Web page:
There was a janky little store,
In a crummy little town,
In a drab little chunk
Of blissfully boring Southern Illinois—
And it sold the best sodas.
In the darkest corner
Of the grey-lit grocery store
Glowed a navy chamber,
Paned with glass,
That bore the name:
And within, it stored rows
Of off-brand beauties.
Columns of neon cans
Storing neon drinks
That tasted like you drank
Garnished with the filaments
Of neon lights
Bathing the drinks in their light.
And there, I found the best soda
It was a peach soda
In a peachy can,
With sprawling green letters
Giving me its name.
The soda bubbled and fizzed louder
Than any of the plain-Jane,
That my mother kept
Inside our fridge.
No, this was a magical potion,
Crafted by the most High wizards,
Imbuing the bubbles
With the power of stars
And the taste with
Liquid drops of the sunset.
It had the power of nectar,
The transcendental high of the gods,
And it had the power to hold memories.
Each sip was ingrained with a dream,
A whisper of years ago.
Of sitting on the couch
With a lousy dog curled in my lap,
A war movie on the TV.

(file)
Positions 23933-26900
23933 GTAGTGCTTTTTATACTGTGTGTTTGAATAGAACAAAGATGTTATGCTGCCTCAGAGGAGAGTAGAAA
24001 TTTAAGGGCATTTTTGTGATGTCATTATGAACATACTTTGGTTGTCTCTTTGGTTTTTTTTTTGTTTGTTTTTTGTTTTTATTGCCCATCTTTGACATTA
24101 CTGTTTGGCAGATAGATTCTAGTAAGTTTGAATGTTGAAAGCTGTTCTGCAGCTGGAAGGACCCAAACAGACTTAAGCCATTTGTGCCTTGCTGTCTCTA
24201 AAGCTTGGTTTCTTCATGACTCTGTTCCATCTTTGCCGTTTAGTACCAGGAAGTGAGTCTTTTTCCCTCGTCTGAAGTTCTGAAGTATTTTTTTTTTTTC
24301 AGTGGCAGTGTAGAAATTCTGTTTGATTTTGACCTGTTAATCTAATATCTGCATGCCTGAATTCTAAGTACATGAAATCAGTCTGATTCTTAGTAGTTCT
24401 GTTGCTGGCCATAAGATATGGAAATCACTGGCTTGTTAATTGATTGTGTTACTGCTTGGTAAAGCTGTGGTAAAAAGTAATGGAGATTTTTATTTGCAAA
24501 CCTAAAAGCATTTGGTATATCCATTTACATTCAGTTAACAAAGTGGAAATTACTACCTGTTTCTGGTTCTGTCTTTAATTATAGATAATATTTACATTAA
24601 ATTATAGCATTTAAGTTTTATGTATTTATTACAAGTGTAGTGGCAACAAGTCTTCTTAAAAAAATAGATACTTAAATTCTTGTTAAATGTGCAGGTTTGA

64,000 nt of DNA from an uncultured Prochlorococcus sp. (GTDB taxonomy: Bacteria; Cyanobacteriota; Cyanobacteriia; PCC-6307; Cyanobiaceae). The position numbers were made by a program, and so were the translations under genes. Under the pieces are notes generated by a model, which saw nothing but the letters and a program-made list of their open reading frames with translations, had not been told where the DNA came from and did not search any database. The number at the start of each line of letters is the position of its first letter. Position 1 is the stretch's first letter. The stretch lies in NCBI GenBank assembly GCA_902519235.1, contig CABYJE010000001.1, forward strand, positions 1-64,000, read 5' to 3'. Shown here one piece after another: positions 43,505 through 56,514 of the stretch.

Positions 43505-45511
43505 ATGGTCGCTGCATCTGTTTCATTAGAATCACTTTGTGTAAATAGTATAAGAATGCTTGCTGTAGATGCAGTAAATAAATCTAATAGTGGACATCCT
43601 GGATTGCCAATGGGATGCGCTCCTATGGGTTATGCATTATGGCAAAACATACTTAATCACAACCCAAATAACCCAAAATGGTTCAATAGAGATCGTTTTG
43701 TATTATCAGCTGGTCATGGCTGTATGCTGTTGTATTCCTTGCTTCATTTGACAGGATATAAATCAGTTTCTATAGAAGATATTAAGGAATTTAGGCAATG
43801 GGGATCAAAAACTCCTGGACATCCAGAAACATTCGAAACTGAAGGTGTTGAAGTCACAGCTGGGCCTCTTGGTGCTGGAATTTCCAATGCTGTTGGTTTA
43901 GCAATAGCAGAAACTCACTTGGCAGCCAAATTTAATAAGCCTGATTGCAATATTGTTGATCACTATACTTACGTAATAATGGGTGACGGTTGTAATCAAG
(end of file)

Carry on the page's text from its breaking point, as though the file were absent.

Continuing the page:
Or in the back seat of a bus,
Drinking my fill of the nectar
Until I got sick.
Or sitting at the edge of a driveway,
Waiting for the stars to come meet me,
And the sun to sink far down
Below the fields of wheat
And black shadows of summer trees.
A clear glass of peach soda,
Lifted to the sky for the colors to bleed together—
The sun and nectar the same rosy hue,
The flitting bubbles dancing about
Like the flickerings of stars
Waiting to burn through the atmosphere.
I could raise it high, high enough
For it to be blessed by the light of Heaven,
And it would always and forever
Glow like a sunset in Illinois.
And forever and always
Will I desire the sunset in the Midwest.
When I should I find myself longing,
I will find a clear glass bottle of nectar,
And I will drink.